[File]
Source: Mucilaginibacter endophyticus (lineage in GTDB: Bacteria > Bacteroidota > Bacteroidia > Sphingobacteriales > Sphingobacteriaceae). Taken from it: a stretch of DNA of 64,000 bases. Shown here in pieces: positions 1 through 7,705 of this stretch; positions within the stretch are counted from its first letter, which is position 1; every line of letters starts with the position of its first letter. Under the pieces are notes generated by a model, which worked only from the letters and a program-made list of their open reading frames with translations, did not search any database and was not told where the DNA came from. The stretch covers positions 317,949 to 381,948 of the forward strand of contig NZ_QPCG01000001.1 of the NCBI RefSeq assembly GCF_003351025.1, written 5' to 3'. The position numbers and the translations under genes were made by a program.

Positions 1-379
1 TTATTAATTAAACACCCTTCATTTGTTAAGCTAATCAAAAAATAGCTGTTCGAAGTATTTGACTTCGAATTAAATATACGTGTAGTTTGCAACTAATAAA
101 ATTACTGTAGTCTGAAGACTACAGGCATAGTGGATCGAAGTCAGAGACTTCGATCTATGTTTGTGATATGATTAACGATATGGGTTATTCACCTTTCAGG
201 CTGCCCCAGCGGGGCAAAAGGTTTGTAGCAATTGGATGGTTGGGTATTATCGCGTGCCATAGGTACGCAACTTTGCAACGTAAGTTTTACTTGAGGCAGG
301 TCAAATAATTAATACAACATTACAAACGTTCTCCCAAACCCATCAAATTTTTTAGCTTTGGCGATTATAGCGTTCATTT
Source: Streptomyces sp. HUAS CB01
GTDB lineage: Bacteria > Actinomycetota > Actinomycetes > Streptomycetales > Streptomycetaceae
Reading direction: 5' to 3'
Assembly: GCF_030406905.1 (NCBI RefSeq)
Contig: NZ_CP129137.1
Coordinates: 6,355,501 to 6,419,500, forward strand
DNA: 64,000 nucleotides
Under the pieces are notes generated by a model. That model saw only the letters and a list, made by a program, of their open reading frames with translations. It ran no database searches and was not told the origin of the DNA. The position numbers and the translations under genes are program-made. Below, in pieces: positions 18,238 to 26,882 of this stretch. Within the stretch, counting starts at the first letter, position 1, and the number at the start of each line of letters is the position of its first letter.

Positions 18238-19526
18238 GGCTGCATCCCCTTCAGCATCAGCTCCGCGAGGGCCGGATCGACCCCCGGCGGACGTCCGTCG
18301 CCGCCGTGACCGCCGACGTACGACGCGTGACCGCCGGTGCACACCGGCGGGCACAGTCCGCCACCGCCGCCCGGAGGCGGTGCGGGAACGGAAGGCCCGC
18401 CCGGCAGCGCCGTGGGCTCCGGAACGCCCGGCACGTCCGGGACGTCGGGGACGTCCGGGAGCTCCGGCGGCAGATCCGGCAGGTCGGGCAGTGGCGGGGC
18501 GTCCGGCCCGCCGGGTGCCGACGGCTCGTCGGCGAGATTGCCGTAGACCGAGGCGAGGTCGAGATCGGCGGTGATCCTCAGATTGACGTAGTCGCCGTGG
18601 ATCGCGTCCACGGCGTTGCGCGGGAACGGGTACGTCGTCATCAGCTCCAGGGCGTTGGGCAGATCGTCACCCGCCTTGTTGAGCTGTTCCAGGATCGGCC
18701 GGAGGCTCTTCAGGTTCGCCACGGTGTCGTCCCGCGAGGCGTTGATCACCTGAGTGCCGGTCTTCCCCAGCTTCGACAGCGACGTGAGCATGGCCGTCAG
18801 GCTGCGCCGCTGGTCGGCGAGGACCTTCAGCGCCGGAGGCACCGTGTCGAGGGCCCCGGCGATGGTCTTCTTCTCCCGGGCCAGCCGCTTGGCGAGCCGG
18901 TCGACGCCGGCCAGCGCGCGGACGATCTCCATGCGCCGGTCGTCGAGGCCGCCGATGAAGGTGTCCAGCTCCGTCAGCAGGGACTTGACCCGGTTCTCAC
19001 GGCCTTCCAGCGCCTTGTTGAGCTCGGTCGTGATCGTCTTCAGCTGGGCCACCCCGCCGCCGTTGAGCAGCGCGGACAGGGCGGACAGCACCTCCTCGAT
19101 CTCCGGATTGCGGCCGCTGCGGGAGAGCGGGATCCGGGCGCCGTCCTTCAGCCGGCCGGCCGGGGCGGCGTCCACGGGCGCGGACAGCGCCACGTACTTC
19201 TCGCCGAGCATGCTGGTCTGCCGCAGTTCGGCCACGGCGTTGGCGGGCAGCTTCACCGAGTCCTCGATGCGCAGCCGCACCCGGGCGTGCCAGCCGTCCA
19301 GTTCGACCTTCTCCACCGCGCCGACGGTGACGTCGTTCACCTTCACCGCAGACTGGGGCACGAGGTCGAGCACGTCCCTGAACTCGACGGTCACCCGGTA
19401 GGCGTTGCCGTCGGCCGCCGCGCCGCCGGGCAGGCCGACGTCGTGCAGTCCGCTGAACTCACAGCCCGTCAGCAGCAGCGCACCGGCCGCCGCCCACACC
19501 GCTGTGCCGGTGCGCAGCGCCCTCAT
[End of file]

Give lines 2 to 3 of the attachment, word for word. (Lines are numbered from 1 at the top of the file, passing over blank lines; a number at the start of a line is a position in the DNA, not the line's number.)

Positions 1-379
1 TTATTAATTAAACACCCTTCATTTGTTAAGCTAATCAAAAAATAGCTGTTCGAAGTATTTGACTTCGAATTAAATATACGTGTAGTTTGCAACTAATAAA